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PEPC : Magnus Abe speaks on INEC’s promise to transmit results electronically, 25% in FCT, others

 

The 2023 governorship candidate of the Social Democratic Party in Rivers State, Senator Magnus Abe, has bared his mind on the issues trailing Wednesday’s judgment of the Presidential Election Petition Court that upheld the election of President Bola Tinubu.


Abe, who is a former chieftain of the All Progressives Congress and ally of Tinubu, in a lengthy post on his verified Facebook page on Thursday, said the judiciary has done the task expected of it in properly handling the dispute arising from the February 25 presidential election.


He, however, said that the Independent National Electoral Commission (INEC) actually promised to transmit election results electronically, which the PEPC failed to uphold based on relevant laws.


His words : “Immediately after the 2023 Presidential election and the winner declared by INEC, the opposition slogan has been “All eyes on the Judiciary”. Yesterday, the Nigerian judiciary effectively discharged its commitment to the Nigerian Constitution and the Nigerian people by upholding the law.


Expectedly the Presidential Election Tribunal upheld the election of President Ahmed Bola Tinubu as the democratically elected leader of our country. I say hearty congratulations to the President.


Some issues have been thrown up by the judgement on which I will like to comment:


1. On the issue of electronic transmission of results, yes, INEC did promise that all results would be electronically transmitted. Yes, all results were not electronically transmitted. But every political party accepted results collated in their favour that were not electronically transmitted, it is thus ironic that the same parties will like the results of their opponents not electronically transmitted to be declared fraudulent.


Our current legal electoral Act does not require electronic transmission for validity of any result. If INEC for whatever reason(s) did not respect that commitment, can a Court of law on that basis invalidate votes lawfully cast and declared as valid, according to our law?


The Presidential Election Petition Tribunal rightly held that a valid vote cannot be voided by administrative procedure, it can only be voided by law.


The law did not require electronic transmission as a precondition for validity and so the failure by INEC to do so cannot invalidate a vote. That is the right legal position.


Moreover, there was no evidence that the failure to transmit results electronically favoured any political party more than the other, or that the act of non electronic transmission added or subtracted from the votes cast for any party.


Our Electoral Act may need to be amended to clarify that point. But as of today, it is clear and the tribunal could not have said otherwise. However, in the future, INEC should try to stick to its own guidelines, or we should codify the rules into the Act.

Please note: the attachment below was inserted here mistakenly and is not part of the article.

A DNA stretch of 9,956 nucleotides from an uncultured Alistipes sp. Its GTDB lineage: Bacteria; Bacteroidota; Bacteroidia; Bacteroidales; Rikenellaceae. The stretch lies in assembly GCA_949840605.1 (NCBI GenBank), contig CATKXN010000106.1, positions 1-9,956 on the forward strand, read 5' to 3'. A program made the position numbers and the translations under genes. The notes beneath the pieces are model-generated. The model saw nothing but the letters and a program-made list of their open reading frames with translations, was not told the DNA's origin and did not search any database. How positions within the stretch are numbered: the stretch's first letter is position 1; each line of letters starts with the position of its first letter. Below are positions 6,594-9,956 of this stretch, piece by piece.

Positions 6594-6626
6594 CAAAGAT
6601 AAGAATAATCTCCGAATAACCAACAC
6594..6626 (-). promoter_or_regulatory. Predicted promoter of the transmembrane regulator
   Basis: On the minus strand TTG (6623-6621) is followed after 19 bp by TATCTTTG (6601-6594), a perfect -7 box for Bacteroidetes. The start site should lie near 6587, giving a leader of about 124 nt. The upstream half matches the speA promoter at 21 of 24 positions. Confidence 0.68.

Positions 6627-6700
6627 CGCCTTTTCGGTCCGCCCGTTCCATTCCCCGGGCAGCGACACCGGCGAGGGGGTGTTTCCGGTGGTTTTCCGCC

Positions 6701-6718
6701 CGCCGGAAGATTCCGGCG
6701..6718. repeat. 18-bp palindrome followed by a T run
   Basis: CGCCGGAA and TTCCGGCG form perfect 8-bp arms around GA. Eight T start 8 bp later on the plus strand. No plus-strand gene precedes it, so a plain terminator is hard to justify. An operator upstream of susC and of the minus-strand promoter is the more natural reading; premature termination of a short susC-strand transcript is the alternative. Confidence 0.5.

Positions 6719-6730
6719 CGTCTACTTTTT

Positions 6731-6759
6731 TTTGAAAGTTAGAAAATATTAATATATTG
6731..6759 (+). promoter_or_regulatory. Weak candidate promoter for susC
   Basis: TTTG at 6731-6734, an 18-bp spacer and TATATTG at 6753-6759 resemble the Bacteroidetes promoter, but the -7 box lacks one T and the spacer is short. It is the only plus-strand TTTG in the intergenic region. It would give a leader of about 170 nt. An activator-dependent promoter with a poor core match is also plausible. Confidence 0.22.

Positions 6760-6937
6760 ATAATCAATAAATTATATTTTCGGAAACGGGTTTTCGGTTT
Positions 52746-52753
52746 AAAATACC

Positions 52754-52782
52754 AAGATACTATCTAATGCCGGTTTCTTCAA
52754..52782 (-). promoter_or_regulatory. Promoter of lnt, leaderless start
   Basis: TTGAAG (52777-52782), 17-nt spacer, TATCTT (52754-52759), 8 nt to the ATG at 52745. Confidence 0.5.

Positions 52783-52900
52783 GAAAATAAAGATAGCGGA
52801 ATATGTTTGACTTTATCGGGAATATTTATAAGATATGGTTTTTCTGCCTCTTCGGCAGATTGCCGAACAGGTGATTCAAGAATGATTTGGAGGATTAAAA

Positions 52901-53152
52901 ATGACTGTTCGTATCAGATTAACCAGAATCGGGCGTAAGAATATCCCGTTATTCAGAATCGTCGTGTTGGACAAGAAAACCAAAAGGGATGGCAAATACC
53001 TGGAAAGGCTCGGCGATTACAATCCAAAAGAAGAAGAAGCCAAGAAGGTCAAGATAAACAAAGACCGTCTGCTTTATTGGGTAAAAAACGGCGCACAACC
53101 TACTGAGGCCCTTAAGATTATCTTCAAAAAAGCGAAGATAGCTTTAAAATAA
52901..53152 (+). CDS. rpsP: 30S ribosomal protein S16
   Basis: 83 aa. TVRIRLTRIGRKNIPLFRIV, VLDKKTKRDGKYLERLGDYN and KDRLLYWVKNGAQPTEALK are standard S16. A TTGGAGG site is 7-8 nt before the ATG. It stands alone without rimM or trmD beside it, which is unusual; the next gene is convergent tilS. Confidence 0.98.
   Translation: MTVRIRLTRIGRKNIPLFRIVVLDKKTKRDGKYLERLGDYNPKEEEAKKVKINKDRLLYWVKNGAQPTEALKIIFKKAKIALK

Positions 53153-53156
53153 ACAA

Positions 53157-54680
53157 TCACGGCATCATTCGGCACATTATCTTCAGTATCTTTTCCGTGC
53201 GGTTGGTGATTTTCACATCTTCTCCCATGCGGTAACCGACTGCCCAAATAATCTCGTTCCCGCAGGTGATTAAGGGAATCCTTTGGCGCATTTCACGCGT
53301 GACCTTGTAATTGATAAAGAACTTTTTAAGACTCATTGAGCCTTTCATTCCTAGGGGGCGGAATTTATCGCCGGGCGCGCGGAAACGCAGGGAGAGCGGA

2. Another issue that has generated controversy is the position of Abuja. The tribunal did not hold or declare Abuja as a state, because the status of Abuja was not the subject of the litigation, what was in issue is ‘status of the votes cast in the Federal capital territory (FCT), do Abuja residents have a veto power over our presidential elections?’ What the tribunal said was that Abuja voters do not enjoy any special status constitutionally denied to voters in other states, and so Abuja voters despite the special status of Abuja as the Federal Capital Territory cannot be said to have a veto over elections in our country that are denied to voters in other states. A candidate in counting his required twenty five percent in two thirds of the states will count Abuja like a state, that does not make Abuja a state.


That said, all the personal allegations that were used to question Asiwaju’s qualifications and legitimacy in this context were rightfully dismissed, not only were they not proved by evidence, they were clearly irrelevant to the issue of who won the 2023 presidential elections in Nigeria.


We have always maintained that there is nothing in those personal attacks except politics. That has now been established.


I congratulate the duly elected President of Nigeria, President Bola Ahmed Tinubu, as validated by the tribunal.


Let me also congratulate the petitioners Alhaji Atiku Abubakar and Peter Gregory Obi. As long as they pursue their grievances within our constitutional provisions, they deserve our respect, and their patriotism in contesting the elections must be acknowledged by us all, because without patriots like them our democracy will be a joke.


It may be time for them to extend a hand of fellowship to the winner and join hands with President Tinubu to address the challenges of insecurity and economic hardship that is now on the mind of Nigerians.


At some stage in our politics, whatever our personal feelings are, our country must come first. The progress and prosperity of our people must now come first.

Alhaji Atiku Abubabakar and HE Peter Obi have a right to decide their next steps, Whatever choice they make regarding their constitutional right to appeal, we should all respect it, but in the interest of the nation it may be time to move on.


Once again, congratulations to all Nigerians!!! Our democracy is work in progress and tomorrow will surely be better. It is now time to focus on our security and our economy.”



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